An American in Paris?
Inspired by George Gershwin, or even the 1951 movie of the same name, and now you’re ensconced in Paris, Madrid, Shanghai or some other Shangri-La? Then you might be forgiven for forgetting about the IRS, even if for just a short while. However, expat or not, if you’re a U.S. citizen, then the IRS wants you.
Not me, surely?
In the main due to the F.E.I.E. (Foreign Earned Income Exclusion – $107,600 for the 2020 tax year) and Foreign Tax Credits, paying taxes can be alleviated, but almost all expats will still need to file taxes annually. Incidentally, you may claim for these by filing the relevant forms, in order to avoid double taxation — and nobody wants that. So, even if you don’t actually owe anything to the IRS, will still need to file if your gross worldwide income is over the filing threshold. This can include investments and rental income if you dabble in Airbnb or similar. The key point to remember is the U.S. taxes all U.S. citizens and green card holders, not just those residing in the U.S. So, sharpen your pencils and dig out all those incomings and outgoings, and set aside an afternoon in the sun if that’s where you are lucky enough to be residing, and get ready for the 2021 tax season kick-off.
Ready, Steady, Go
What are the minimum income thresholds?
- Individuals – $12,400
- Married couples – $24,800
- Self -employed – $400
- Or $5 of any income, of any U.S. citizen married, who is filing separately with someone who is not a U.S. citizen or a green card holder.
When are my dues due?
The IRS announced it will begin accepting 2020 tax returns on February 12. Not a tongue-twister, but dates to remember, in order to file your 2020 expat taxes on time during 2021. Last year, due to the pandemic caused by Coronavirus, all U.S. citizens at home and abroad received an extension until July 15 to both file and pay. However, this year the dates are expected to revert to June 15 as the deadline for expat tax filing, and April 15 as the deadline for expat tax payment.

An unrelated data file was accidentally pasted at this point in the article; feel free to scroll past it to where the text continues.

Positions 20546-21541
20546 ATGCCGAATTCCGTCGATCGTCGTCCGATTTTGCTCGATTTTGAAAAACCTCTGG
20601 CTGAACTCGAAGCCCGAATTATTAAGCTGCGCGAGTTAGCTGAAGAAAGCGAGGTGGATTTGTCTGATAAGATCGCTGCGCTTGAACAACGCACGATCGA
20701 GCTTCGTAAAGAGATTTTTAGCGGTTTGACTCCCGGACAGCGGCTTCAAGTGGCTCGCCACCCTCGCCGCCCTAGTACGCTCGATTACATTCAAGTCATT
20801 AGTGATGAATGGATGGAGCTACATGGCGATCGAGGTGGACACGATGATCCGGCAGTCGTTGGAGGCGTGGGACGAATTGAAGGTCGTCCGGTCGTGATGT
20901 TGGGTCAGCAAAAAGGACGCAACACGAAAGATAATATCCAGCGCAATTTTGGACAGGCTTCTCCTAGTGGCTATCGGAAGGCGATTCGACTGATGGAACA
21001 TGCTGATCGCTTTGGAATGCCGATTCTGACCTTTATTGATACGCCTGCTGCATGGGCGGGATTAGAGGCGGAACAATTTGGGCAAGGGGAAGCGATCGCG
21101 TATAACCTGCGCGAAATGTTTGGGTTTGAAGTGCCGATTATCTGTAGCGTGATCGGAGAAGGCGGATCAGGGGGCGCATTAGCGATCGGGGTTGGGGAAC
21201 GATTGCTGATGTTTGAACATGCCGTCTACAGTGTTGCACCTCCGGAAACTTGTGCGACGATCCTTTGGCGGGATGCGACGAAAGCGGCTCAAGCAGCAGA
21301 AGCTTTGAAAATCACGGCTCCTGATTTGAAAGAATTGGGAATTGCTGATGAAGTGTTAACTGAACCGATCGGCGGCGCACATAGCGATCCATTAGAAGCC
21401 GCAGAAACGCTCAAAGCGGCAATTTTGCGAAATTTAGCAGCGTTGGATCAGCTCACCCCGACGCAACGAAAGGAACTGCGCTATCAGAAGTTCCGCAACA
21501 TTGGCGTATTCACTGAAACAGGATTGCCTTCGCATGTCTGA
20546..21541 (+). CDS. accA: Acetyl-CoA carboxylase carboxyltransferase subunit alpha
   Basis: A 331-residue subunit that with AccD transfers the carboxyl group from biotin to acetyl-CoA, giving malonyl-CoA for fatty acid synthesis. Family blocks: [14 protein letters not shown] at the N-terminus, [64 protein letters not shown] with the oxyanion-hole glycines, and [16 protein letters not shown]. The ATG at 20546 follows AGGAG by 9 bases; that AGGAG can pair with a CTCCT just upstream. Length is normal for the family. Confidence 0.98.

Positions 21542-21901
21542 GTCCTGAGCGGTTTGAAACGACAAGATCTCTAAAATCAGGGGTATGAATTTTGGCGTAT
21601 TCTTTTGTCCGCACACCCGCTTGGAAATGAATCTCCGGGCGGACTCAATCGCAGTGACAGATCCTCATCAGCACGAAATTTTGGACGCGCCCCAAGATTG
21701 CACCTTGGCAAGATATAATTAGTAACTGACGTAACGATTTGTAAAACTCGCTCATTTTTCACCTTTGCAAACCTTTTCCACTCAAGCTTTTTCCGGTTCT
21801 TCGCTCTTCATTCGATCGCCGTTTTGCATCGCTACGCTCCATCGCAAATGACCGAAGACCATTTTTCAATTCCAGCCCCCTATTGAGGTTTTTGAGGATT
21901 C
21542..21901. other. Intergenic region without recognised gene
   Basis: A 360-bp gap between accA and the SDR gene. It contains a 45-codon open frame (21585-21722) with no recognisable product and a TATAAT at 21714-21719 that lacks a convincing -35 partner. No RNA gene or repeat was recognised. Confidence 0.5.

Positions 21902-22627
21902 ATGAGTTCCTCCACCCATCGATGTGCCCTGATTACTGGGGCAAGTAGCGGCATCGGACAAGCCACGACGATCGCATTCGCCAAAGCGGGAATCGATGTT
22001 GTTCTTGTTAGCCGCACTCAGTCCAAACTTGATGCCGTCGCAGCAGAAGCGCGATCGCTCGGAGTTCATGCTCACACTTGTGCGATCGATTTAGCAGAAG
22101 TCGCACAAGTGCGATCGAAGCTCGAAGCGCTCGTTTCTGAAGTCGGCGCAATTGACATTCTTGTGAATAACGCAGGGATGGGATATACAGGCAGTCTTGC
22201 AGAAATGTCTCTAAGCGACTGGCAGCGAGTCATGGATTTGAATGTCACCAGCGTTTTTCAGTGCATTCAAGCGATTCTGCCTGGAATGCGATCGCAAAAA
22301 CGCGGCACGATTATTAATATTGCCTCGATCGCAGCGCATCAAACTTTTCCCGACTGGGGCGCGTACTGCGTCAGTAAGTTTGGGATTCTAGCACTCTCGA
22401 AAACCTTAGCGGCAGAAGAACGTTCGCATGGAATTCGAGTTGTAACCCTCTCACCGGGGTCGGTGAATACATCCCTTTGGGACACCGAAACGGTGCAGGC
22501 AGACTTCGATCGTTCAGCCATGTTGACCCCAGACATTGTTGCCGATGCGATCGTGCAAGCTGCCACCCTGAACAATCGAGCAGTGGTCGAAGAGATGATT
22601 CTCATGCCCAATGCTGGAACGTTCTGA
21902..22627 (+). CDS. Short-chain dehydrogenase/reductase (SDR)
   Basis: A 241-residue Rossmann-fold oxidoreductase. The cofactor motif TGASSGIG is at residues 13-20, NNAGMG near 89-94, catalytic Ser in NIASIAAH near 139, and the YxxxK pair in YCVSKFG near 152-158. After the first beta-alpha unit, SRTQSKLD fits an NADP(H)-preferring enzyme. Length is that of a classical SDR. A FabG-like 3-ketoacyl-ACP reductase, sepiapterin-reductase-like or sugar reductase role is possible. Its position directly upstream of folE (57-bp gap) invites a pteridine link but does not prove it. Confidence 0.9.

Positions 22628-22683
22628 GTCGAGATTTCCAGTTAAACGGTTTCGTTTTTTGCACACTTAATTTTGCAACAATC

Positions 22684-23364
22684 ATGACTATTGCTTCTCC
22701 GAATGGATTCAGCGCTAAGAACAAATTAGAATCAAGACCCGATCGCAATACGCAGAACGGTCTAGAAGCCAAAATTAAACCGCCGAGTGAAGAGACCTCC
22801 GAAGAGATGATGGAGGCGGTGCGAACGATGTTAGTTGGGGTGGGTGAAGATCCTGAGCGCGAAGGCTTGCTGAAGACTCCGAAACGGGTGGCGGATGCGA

What if you need an extension? Fill in and file Form 4868 online and request more time – there’s a four-month extended expat tax filing deadline until October 15. If you then find that this extra time is still insufficient, then write to the IRS and request a discretionary extension of the deadline up to two more months, but remember this is not automatically granted. If accepted, then your final deadline will be extended to December 15, 2021.
Feel free to contact us if you need assistance with any of these filing.
Foreign Bank Account Report
Additionally, U.S. citizens who are expats should be prepared for the 2020 tax season kick-off if they have a total of over $10,000 in foreign financial accounts, including all of their foreign registered bank and investment accounts and any pensions. This means also filing a Foreign Bank Account Report (FBAR).
Use FinCen Form 114 and the deadline for filing is again April 15th, although there is an automatically applied filing extension until October 15 on this one.
Other deadlines for your diary
Expats who are owners of U.S.-based S-corps, partnerships or foreign trusts should be aware they must file forms by March 15. Should you be subject to estimated quarterly tax, then these payments will be due by the 15th of each of the months April, June, September and January.
Then, kick back and breathe — it’ll all be over, at least until next year.